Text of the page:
Information Literacy
6 Oct 2021

Information Nation: Developing Information Literacy

We live in the age of information. Thanks to the internet, we now have all the world’s knowledge at our fingertips. Just think about it; cooking, philosophy, engineering, literature, anything you could possibly imagine can likely be found using a simple google search. It’s pretty astounding when you take the time to consider it. Of course, many of us have learned the hard way that not everything you find online is reliable or true.

This presents educators with a difficult problem. The internet is an inescapable part of our students’ lives. As they grow, students will turn to online resources to help them navigate their education and build upon what they’ve learned. Yet at the same time, it’s human nature to focus on information that reinforces our preexisting worldview, and many of us passively ingest all kinds of media while browsing social apps. So, how do we teach our students to be responsible consumers of information?

Avoiding the TRAAP

Developing information literacy is not something which happens overnight. There are many branches to the subject, and like most things, it takes practice before students get adept at recognizing misinformation. Still, that doesn’t mean there aren’t tools and techniques we can use to help them discern truth from fiction. Start by teaching your students to judge information using the TRAAP protocol:

  • Timely: How timely is the information they’re ingesting? Older sources can be misinformed or contain ideas which have since been proven false. A recent source usually has the most up-to-date information and ideas.
  • Relevance: Look for sources that are directly related to your topic and clearly discuss their information. Sources which only mention your topic in passing will probably not examine them in much depth.
  • Authority: What are the author’s qualifications? If the author is known and considered an expert, then there’s a good chance they know what they’re talking about. If the author is unknown, or doesn’t have a background in the subject, they should be treated with more scrutiny.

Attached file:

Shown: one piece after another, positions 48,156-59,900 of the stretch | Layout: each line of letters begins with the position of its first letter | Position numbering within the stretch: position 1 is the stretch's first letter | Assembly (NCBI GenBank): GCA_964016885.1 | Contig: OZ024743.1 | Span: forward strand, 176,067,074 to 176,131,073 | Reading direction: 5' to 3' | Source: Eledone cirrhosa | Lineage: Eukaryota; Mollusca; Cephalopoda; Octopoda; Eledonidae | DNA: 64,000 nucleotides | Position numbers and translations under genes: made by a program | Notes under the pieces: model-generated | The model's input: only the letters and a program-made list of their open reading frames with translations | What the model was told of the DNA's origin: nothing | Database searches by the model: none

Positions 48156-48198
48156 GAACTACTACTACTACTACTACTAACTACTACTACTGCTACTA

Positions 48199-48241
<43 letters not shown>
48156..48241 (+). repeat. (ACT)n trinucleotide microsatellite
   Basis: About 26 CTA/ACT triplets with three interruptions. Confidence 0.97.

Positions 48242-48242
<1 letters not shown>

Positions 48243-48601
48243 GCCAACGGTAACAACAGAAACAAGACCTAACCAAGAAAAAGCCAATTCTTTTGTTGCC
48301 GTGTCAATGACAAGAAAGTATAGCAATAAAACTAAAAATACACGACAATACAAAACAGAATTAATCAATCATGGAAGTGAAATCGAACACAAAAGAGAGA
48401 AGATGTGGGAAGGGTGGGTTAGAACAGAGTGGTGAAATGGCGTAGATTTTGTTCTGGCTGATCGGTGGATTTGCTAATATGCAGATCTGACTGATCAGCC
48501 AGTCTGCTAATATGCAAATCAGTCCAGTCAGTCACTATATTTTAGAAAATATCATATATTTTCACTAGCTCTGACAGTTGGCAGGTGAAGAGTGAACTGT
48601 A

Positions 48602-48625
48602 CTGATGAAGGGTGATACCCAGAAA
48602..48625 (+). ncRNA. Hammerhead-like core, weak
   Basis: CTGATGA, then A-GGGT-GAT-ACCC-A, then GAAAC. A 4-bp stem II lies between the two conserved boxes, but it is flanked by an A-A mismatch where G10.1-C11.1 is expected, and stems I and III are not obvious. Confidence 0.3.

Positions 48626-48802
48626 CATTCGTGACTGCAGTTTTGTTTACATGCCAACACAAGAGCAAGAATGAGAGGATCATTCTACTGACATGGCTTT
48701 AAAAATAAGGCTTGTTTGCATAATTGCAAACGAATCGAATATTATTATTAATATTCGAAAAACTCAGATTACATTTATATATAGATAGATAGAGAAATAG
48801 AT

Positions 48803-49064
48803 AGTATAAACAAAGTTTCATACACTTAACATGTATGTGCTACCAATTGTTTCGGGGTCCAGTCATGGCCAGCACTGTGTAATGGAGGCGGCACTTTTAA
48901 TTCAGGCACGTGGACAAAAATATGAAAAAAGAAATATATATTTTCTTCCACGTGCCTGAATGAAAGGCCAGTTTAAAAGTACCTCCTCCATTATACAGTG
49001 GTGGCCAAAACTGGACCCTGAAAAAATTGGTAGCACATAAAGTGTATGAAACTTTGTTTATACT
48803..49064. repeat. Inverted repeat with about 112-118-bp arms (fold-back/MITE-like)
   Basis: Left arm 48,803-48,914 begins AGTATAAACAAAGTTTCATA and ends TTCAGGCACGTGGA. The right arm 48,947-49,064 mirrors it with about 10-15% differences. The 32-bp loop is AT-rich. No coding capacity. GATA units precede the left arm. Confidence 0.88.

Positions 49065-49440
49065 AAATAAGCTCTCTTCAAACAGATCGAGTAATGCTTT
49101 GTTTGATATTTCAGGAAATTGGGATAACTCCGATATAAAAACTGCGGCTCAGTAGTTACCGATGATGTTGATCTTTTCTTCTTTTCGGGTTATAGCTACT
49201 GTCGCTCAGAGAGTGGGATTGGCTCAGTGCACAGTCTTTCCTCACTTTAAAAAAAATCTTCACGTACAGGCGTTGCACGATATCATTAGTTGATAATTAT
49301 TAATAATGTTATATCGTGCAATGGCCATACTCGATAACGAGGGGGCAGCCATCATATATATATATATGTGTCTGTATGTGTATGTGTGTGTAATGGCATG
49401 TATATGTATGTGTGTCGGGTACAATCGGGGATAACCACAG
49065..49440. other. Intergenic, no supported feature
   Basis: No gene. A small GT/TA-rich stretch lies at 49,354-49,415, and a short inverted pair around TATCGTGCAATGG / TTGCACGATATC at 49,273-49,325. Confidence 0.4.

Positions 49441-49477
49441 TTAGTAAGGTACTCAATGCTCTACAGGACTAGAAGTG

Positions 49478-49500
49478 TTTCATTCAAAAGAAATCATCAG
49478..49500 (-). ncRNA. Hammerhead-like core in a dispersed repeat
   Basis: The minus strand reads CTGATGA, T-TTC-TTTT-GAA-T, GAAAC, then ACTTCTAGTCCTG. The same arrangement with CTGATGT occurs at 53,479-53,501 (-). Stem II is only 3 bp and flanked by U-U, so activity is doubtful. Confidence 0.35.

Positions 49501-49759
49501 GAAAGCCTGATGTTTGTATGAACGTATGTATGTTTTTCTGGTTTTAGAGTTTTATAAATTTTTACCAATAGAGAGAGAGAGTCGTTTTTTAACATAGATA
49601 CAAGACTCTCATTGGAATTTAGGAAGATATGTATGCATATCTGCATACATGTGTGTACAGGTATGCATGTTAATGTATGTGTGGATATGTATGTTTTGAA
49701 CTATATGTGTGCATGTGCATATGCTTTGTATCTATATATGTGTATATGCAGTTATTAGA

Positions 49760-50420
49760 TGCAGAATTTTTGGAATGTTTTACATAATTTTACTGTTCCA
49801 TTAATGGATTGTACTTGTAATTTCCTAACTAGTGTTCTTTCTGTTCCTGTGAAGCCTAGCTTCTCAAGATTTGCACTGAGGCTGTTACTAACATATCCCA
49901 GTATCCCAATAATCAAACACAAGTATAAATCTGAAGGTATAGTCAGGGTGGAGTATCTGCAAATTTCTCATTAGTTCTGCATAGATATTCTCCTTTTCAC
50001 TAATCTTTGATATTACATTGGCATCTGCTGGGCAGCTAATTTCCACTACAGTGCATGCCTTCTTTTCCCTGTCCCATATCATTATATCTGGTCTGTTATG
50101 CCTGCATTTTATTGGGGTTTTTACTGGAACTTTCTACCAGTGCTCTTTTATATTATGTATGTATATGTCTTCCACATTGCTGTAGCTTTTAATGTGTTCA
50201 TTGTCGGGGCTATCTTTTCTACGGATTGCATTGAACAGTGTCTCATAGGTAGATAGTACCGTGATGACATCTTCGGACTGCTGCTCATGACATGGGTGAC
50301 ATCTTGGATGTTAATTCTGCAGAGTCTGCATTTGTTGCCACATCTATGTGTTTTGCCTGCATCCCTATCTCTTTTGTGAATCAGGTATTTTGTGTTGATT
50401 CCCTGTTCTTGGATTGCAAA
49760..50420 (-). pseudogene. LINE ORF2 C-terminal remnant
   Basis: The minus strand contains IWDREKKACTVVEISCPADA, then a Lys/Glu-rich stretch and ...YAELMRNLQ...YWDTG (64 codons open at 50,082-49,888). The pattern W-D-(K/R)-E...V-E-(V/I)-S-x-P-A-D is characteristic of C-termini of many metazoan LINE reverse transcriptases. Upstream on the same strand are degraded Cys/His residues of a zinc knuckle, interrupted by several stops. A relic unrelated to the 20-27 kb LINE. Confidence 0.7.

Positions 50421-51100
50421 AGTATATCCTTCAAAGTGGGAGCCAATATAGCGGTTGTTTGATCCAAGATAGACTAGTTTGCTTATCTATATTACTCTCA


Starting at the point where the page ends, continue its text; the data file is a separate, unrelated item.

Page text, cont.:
• Accuracy: It’s easy to make assertions, but are they backed up with facts? All good sources should be backed up with citations to other reliable sources. A lack of citations should be a warning sign to any discerning student.
  • Purpose: It’s important that students ask themselves what this source is trying to accomplish. Is it trying to sell them something? Was it produced by a company or organization which may have a vested interest in perpetuating a particular worldview? If so, it should probably be treated with more skepticism. A good resource should be based on facts, not opinions.
Fact or Fiction

Once your students know the TRAAP protocol, put their information literacy skills to the test with this article about the Pacific Northwest Tree Octopus. Though the article is clearly satire, it has been known to fool unwary readers in the past. Have your students apply what they’ve learned and then decide whether the website is based on fact or fiction! While this is only one small lesson in spotting misinformation, it’s a fun way to teach your students how to find reliable and factual information in the messy world of the internet.

Looking for more fun lessons which can teach your class about information literacy? Check out our latest Timely Topic: Information Nation—four FREE inquiry-based activities that will teach your students how to become information literacy leaders. Do one or all four, the choice is yours!